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Gold and Black Illustrated, Vol 28 Digital 6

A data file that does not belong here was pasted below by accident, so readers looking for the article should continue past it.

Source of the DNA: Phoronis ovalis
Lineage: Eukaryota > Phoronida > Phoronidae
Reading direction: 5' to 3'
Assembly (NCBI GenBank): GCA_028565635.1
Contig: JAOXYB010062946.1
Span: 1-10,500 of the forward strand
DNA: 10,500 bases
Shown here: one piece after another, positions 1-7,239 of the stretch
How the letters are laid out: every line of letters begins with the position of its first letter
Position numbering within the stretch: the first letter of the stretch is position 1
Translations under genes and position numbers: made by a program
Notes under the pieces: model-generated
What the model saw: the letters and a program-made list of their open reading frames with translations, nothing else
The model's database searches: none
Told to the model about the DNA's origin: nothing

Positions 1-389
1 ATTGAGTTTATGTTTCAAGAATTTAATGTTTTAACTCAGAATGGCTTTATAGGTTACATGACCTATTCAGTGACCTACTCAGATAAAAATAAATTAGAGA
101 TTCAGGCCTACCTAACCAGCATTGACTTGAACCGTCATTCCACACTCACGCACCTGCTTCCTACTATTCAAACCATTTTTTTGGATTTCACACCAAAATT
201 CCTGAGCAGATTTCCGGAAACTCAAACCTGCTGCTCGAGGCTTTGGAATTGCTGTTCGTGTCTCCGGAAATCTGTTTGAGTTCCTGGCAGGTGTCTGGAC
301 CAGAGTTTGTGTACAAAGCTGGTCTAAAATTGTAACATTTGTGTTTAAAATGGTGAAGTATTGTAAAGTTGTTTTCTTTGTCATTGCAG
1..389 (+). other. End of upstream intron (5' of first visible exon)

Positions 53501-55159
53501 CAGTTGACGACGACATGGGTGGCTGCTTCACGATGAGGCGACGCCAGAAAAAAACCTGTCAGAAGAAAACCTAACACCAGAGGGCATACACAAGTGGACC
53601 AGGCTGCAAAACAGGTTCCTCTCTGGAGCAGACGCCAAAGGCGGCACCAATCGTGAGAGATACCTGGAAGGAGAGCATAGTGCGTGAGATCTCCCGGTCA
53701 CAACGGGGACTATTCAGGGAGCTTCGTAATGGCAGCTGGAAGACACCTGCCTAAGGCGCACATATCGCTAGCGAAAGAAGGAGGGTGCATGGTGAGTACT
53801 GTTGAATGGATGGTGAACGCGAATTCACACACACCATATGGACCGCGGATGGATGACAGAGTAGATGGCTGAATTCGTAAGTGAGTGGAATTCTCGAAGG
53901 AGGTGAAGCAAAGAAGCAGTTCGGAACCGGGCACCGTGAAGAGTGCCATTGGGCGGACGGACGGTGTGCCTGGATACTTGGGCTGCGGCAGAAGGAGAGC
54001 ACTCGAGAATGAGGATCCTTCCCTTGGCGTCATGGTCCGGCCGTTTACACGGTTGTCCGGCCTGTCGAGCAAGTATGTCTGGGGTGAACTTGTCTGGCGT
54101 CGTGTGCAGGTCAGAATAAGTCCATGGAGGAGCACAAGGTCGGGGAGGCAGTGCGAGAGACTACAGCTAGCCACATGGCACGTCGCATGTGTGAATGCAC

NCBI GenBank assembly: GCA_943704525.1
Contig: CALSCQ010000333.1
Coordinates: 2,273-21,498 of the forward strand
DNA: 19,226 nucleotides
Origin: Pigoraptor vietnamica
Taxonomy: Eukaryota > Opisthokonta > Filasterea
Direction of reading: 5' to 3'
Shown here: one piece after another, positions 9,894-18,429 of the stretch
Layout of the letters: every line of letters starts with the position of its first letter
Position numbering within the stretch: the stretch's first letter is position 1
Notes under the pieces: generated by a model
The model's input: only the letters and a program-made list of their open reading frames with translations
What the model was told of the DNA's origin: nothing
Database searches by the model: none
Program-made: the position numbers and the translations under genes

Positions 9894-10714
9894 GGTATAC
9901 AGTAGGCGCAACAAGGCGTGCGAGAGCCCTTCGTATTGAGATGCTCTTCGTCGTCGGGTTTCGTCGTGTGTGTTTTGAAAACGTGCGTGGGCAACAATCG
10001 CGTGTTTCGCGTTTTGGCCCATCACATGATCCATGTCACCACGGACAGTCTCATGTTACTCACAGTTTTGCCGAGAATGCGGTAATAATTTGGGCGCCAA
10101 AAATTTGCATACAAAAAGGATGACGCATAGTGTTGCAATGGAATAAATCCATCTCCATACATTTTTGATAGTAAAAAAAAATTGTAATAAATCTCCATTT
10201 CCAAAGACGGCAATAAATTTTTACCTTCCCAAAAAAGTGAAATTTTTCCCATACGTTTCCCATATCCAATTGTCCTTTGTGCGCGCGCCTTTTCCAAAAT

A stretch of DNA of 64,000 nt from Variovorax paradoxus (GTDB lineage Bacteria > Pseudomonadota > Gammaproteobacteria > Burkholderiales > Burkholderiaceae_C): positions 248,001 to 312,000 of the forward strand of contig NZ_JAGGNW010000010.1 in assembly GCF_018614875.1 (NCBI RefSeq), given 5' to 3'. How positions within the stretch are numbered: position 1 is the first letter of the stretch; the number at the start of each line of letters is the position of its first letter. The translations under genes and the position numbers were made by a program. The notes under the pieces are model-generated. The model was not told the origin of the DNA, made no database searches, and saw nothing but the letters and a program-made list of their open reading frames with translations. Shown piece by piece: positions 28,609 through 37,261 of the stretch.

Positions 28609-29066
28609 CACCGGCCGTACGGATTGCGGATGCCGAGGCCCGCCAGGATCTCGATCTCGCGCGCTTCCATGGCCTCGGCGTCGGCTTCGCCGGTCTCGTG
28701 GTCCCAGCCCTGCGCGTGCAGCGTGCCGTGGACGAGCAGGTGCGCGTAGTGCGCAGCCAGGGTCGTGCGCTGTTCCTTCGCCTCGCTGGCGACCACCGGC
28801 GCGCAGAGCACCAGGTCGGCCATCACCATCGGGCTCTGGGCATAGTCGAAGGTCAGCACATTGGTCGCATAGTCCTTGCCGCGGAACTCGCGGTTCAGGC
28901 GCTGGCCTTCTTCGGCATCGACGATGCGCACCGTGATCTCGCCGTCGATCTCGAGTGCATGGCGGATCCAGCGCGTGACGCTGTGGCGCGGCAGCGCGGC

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GOLD AND BLACK ILLUSTRATED VOLUME 28, ISSUE 6 32 But at the same time, it's a challenge to go against him every single day and see what he has to bring. It's exciting. It really is. Even though he's younger than me, there's things I can learn from him and I'm also trying to help him along the way. So we kind of feed off each other." Certainly more options could emerge as camp and the season progress. Perhaps speedy Jarrett Burgess can stay healthy for the first time since he's been at Purdue and utilize what Blough called an NFL body (6-foot-3, 215). Perhaps sophomore KeyRon Catlett can build on special moments from the spring and provide pop. Perhaps freshman Kory Taylor gets a chance because he offers something no one else on the roster does: A 6-foot-5 frame on the outside. "I'm very excited. We've got a lot of competition right now," Sparks said. "It's going to make it better. Coach Shep talks about that every day. Me being the ultimate competitor, that's what I thrive on. That's what I want. That's what I need. Without competi- tion, there's complacency and failure." O-line Purdue lost only one starter from last season, but it was a pivotal piece in right tackle Dave Steinmetz, who missed only eight offensive snaps. And his departure is a position in which there is not a lot of experience. But, at least Purdue has options at the other spots. And versatil- ity to try to fill Steinmetz's void. Seven players on the roster have started at least one college game, and several have starts at more than one position. "I think we have the top offensive line in the Big Ten. Others might not agree with me. I don't care," center Kirk Barron said. "We're experienced. We've got guys from all over the country. … That's something big where this is the first time I think we've really had depth along the offensive line where we can trust the guy behind us. There's not that big of a drop-off. We're going to be able to be a catalyst for this offense to open up lanes for the running backs and give the quarterback as much time as possible." Ironman Barron, with his 26 consecutive career starts, is the unquestioned anchor of the group. Both in perfor- mance and in leadership. He should be selected a captain for the second time this fall. But how the line shakes out around Barron may be classified as TBD. NIU transfer Shane Evans started all 13 games at left guard last season, but he missed all the spring after hav- ing surgery to repair what Brohm called a "pretty exten- sive knee deal." The presumption is Evans will be ready for the season. If not, Mike Mendez would be primed to step in after being a backup last season, but Mendez also has started three games at tackle in his career. Matt McCann has been a versatile starter, too, lining up for all 13 at right guard last season after 10 at right tackle the year before. It's likely McCann will bounce back to right tackle — perhaps in a starting role — with the anticipated arrival of Dennis Edwards. The Western Ken- tucky graduate transfer hadn't officially signed with the Boilermakers as of late June but announced his inten- tions on Twitter to enroll, and Edwards probably will slide into that right guard spot. Grant Hermanns should move back into starting at left tackle, a position he held for the first six games as a red- shirt freshman before being forced out with a torn ACL. That experience, though disappointingly abbreviated, was beneficial for the first-year player, Barron said. "At first, there were some growing pains because he wasn't able to communicate as efficiently. But as he grew up throughout the games, he was able to talk more. He was able to see things a little bit differently," Barron said of Hermanns, who actually felt like he was ready to return in the spring but got held back. "The quicker, throughout your career, that the game slows down for you, I think the better off you're going to be. I think it slowed down for him very quickly. "He's physically a freak, when you look at him. He's a 6-7, 315-pound guy who doesn't look like it. And that's huge. He has the size. He has the mentality. He's a very stubborn person. He's hard-headed, and he likes to work out, be in the weight room, to do things that are only foot- ball and school. That's big. That's the biggest part about coming to college. I think he's been able to adjust well." Eric Swingler is a valuable backup, able to play nearly every position up front, and he slid in to start the final seven games with Hermanns out. Bearooz Yacoobi got game snaps last season, too, and could be a guard fill-in. j

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